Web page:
Citrix Unifying App, Server, And Desktop Virtualization

Citrix Unifying App, Server, And Desktop Virtualization

Citrix Systems is taking the next step towards unifying its application, server, and desktop virtualization technologies with new enhancements to several of its products.

Citrix, of Fort Lauderdale, Fla. next week is expected to rename its flagship Presentation Server application virtualization software as XenApp. The move follows a similar move to rename its server virtualization application as XenServer and its desktop virtualization application as XenDesktop.

Citrix acquired server virtualization software vendor XenSource in a $500 million deal last year.

The name changes brings consistency with Citrix's other virtualization products, said Bill Hartwick, senior director of product marketing for Citrix's Virtualization Systems group. "It also drives home the value of the technology," Hartwick said. "It's now expanded to become part of an overall virtualization solution."

In order to start making its various virtualization applications work better together, Citrix also expects to introduce Citrix Workflow Studio, a software package that composes the workflows of XenApp, XenServer, XenDesktop, and NetScaler, the latter of which accelerates the delivery of Web-based applications, Hartwick said.

Citrix Workflow Studio also makes it easier to integrate Citrix products with third-party technologies, he said.

As an example of how it is used, Hartwick said to imagine hiring a new employee. The company could use Citrix Workflow Studio to design a workflow to automatically provision the employee's desktop and applications. Scripts could be set up so that a manager could handle the provisioning without intervention from the IT department, he said.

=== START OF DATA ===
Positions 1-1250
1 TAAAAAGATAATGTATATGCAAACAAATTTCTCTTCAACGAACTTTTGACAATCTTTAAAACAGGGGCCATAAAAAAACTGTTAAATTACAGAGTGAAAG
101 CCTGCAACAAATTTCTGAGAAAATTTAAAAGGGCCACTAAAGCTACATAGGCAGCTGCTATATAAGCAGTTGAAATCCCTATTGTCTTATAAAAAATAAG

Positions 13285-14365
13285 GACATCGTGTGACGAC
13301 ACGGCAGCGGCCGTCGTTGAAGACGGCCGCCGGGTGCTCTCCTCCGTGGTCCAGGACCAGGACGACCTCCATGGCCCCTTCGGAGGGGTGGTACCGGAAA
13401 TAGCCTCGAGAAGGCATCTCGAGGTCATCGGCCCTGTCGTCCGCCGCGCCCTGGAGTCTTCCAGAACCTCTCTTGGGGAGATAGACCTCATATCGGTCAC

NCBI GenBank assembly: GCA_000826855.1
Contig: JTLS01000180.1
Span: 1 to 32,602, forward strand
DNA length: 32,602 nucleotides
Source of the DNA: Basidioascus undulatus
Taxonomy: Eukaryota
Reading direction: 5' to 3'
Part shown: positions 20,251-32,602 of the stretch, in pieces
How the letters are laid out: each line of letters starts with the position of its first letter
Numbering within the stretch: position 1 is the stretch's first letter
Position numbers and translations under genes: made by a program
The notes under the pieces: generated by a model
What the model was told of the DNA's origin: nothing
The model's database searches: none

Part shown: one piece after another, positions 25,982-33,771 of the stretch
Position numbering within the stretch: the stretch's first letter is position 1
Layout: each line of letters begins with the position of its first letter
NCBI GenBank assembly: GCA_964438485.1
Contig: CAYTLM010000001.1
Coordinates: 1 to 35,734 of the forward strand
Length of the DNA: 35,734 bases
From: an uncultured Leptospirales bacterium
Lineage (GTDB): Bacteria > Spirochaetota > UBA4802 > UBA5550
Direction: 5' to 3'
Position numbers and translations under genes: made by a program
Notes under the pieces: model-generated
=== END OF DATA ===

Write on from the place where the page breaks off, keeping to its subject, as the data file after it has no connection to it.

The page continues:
Pricing for Citrix Workflow Studio has yet to be determined. It is expected to be ready for technical preview in the second quarter of this year, with shipment expected by year-end, Hartwick said.

XenApp, XenServer, XenDesktop, NetScaler, and Citrix Workflow Studio are being brought under a single new umbrella brand next week, Hartwick said. That brand, Citrix Delivery Center, emphasizes Citrix's plans to help customers transform their data centers into delivery centers which use virtual infrastructures to deliver customer applications and data, he said.

Sumit Dhawan, director of product marketing for Citrix's Desktop Delivery group, said that XenDesktop is currently under technical preview, with over 5,000 copies having been downloaded since December 1. A full-feature beta version is expected to be released this quarter, with the final release expected next quarter, Dhawan said.

In the 90 days since Citrix closed on the acquisition of XenSource, customers and partners have downloaded over 30,000 copies of XenServer, Dhawan said. Over 1,600 of Citrix's 5,000-plus legacy channel partners have already been trained to take XenServer to customers.

A new version of XenServer, XenServer 4.1, is expected to be available in the near future, Dhawan said. New to XenServer 4.1 will be increased support for storage on arrays and appliances from Sunnyvale, Calif.-based Network Appliance, and performance enhancements when working with XenApp, he said.

Citrix is also planning to unveil XenServer Platinum Edition, which features automatic provisioning of application workloads, Dhawan said. It is expected to be available shortly after the release of XenServer 4.1, and have a list price of about $5,000, which allows application workloads to be provisioned on an unlimited number of virtual servers on one physical server, as well as on three other physical servers, he said.